A cysteine proteinase inhibitor expressed in potato plants provides the first demonstration that transgenic resistance to nematodes such as the potato cyst nematode Globodera pallida can be effective under field conditions. The highest level of resistance obtained in the field for one of the four transformed lines of the normally fully susceptible Solanum tuberosum tuberosum cv. Désirée was 70±9%. The partially resistant cv. Sante that is currently of commercial use in the UK showed a resistance of 85±3%. In containment experiments a change in G. pallida population to one known to be virulent against cv. Sante caused a significant loss of its resistance from 80±4% to only 51±6%. In contrast, the resistance of transgenic Désirée was similar for challenge by the avirulent and virulent populations with values of 68±6% and 71±4%, respectively. Constitutive expression of the cystatin had no detrimental effect on either number or weight of tubers and the weight of the haulm for 3 of the 4 lines in the field. The results establish that transgenic field resistance against G. pallida can be achieved. Clearly food and environmental safety must be assured before commercialisation can be contemplated. However, a prima facie case can be made that the technology is benign and can reduce the use of environmentally hazardous nematicides.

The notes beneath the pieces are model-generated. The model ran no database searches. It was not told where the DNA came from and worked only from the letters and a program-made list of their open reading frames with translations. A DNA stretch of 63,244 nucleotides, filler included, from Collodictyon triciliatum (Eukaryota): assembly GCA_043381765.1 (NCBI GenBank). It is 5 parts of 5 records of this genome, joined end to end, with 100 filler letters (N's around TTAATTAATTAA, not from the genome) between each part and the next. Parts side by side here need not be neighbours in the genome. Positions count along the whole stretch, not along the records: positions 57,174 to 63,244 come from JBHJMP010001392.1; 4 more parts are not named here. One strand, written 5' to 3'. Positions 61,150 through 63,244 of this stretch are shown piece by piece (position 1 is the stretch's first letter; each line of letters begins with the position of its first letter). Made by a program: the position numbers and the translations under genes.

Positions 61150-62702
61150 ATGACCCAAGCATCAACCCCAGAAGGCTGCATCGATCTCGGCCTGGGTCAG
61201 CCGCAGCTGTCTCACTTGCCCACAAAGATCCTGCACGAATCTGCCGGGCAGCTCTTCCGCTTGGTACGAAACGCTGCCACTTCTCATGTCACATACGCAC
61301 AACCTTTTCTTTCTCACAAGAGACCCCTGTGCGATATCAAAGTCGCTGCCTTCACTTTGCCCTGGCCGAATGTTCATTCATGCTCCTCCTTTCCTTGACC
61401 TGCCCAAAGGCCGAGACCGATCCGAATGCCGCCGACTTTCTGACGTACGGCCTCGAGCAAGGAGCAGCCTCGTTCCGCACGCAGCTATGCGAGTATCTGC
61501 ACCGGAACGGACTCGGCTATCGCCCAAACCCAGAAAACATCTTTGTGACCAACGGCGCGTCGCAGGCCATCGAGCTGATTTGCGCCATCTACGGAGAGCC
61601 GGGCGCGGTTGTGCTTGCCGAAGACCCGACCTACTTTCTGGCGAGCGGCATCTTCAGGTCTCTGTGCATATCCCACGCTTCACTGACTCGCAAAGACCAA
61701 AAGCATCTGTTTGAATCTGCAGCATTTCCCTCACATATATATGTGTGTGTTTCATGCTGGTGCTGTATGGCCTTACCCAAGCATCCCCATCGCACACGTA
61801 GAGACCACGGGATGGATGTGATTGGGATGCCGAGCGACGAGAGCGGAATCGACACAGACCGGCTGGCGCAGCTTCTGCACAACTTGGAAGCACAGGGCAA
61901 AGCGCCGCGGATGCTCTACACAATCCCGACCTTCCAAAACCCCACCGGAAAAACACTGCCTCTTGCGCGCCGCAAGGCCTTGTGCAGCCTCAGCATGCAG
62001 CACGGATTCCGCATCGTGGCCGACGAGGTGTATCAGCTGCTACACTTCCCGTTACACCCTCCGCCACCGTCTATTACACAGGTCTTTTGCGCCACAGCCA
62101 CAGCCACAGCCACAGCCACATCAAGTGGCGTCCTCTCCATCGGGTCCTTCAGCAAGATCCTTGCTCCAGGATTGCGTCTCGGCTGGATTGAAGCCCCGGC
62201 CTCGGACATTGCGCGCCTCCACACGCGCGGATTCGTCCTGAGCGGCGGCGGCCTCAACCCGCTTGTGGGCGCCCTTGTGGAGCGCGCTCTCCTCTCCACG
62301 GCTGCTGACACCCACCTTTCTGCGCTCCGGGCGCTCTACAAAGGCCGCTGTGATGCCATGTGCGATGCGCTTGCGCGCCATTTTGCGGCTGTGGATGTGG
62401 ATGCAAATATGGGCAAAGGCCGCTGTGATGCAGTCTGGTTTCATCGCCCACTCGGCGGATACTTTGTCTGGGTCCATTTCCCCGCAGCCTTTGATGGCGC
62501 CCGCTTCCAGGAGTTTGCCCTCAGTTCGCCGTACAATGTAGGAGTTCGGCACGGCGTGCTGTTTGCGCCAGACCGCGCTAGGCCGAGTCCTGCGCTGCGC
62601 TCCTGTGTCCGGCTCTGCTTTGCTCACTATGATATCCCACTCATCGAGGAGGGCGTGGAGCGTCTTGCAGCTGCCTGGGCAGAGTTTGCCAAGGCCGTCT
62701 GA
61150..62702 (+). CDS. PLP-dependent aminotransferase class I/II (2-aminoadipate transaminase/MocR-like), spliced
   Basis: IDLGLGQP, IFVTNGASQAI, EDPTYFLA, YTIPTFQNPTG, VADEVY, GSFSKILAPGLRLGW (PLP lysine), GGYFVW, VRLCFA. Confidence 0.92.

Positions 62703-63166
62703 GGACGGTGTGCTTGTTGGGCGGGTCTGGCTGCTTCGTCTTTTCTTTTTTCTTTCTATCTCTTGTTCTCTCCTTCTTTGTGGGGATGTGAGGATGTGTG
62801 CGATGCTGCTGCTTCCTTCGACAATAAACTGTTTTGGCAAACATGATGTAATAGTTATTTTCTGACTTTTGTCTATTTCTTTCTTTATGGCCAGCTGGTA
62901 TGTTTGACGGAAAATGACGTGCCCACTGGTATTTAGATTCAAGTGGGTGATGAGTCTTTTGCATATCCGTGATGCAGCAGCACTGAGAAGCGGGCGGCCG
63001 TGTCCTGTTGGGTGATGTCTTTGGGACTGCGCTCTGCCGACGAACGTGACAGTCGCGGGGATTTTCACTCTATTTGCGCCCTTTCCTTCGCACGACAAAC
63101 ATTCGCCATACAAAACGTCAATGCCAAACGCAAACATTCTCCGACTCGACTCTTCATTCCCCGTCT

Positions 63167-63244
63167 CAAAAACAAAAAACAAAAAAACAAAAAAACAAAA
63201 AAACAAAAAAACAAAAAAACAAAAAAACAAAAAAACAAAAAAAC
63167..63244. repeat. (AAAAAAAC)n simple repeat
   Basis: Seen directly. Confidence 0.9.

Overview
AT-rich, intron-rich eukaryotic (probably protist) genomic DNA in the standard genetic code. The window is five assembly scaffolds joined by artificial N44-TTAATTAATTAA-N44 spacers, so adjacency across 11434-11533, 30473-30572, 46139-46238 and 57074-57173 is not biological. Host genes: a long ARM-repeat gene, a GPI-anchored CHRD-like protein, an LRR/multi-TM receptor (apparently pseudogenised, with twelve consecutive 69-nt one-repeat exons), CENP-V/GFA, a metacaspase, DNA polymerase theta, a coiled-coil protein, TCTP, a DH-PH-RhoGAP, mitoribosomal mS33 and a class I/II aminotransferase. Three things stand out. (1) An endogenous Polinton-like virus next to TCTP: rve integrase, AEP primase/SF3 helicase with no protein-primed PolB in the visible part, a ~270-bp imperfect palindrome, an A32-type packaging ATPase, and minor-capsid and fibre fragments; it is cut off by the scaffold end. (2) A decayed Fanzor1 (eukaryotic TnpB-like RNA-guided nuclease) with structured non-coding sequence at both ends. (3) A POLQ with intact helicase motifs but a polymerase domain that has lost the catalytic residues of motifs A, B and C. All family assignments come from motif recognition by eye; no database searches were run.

Urwin, P.E.; Troth, K.M.; Zubko, E.I.; Atkinson, H.J. Effective transgenic resistance to Globodera pallida in potato field trials. Molecular Breeding (2001) 8 (1) 95-101. [DOI: 10.1023/A:1011942003994]